Travel posts.

A couple of weeks into my trip, I was thrilled to hear that Sarah, my friend from Harvey Mudd, might be able to join me at the end of my bike trip.

Cycling with Sarah

I couldn’t believe how big the state of Oregon was, so I was thrilled when I was able to start biking in Montana, a state that I’d never visited but which I imagined epitomized the enormous, unpopulated, and still partly wild Mountain West. Montana sure didn’t let me down, and neither did the beautiful national parks in Wyoming: Yellowstone and Grand Teton.

Biking Montana, Yellowstone, and Grand Teton

Over the past year, I’ve really fallen in love with certain aspects of bike touring. I love that it’s challenging, and unpredictable, and that the road and the environment can change so drastically through the course of a day. So, I decided to write up in more detail than usual a single day, which for me encapsulates the kinds of challenges and experiences that make a trip like this worthwhile for me.

Crossing the Cascades: Or, a Day in the Life of ...

After spending several awesome months enjoying Latin America, it is now summertime in the US, and I definitely don’t want to be below the equator during our limited good weather. Also, I have a number of commitments in the US this summer. So, I decided to immerse myself in the American West with a 1,500-2,000 mile trip on the TransAmerica bike route.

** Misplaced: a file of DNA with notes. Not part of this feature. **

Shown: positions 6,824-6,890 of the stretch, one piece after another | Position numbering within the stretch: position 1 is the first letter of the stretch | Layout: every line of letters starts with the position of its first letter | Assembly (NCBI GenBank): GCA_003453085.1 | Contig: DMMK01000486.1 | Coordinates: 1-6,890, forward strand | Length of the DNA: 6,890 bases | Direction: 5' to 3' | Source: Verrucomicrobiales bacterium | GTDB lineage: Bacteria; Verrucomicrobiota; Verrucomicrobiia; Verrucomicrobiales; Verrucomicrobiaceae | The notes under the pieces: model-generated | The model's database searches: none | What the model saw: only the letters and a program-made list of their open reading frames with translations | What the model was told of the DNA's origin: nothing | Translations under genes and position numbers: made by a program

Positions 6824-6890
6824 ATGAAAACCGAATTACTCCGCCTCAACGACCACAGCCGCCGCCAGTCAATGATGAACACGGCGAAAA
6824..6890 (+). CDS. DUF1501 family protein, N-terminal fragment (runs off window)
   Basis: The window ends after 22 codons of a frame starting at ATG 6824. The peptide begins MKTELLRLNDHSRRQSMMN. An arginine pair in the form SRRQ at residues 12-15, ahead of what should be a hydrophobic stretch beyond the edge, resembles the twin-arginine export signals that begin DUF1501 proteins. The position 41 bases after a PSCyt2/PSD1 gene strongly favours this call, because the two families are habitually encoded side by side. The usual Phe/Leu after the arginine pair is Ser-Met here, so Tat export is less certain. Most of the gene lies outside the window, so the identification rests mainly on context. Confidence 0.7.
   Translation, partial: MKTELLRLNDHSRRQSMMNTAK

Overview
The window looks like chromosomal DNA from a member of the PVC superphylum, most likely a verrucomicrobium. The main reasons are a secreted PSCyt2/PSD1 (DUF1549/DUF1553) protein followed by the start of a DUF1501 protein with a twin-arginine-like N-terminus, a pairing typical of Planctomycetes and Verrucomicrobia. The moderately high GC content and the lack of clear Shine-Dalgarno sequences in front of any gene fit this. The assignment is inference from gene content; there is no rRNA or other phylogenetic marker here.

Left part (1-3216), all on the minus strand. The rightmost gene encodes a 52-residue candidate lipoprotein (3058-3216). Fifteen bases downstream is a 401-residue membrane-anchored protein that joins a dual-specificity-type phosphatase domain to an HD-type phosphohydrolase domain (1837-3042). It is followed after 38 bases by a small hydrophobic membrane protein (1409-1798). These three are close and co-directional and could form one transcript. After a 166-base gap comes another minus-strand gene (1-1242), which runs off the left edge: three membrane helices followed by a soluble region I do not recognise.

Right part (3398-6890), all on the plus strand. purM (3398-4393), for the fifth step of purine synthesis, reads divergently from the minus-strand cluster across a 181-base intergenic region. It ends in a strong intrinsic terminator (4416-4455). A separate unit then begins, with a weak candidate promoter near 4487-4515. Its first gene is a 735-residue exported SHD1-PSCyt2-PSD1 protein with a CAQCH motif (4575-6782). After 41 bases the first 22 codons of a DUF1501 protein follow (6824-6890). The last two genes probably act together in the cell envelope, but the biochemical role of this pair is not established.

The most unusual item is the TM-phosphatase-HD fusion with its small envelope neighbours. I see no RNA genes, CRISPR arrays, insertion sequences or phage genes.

Cycling the Western Half of the Transamerica: Coastal Oregon.

This May, my little sister Emily and her long-term boyfriend Brian both came to visit me in Peru. We had been planning for a long time to do an international trip together, and after much research they suggested Peru and Machu Picchu. I was all in.

Cusco and Macchu Picchu

I was surprised to see how diverse Mexico is: geographically, socioeconomically, culturally, and even ethnically. In fact, the various indigenous communities in Mexico are as genetically distinct as Europeans are from Southeast Asians. Although it’s only 20% the size of the US, it has about 40% as many people, 50% as much coastline. In short, there is plenty to see andto explore in Mexico. So, between my longer stays in San Poncho, Guanajuato, Mexico City, and Oaxaca, I […]

Mexico: Points In-between

Oaxaca (“whoa-hahk-uh”, I think) is one of the most famous regions of Mexico, and not just because of its awesome name. It’s famous for its indigenous culture, its incredible and diverse cuisine (especially mole), and its handicrafts (particularly textiles and hand painted goods). I spent about 3 weeks in Oaxaca, and I recommend it highly as an amazing tourist destination that you can easily visit from the US.

Oaxaca and the Pueblos Mancomunados

After Guanajuato, I decided to spent the week of Easter in Mexico City. Apparently, it’s the best time of the year to visit, because everybody leaves the city to visit family or to go to the beach. Despite the worst pollution in decades (due to anomalous weather), I found Mexico City to be very approachable and fun to visit.

Mexico City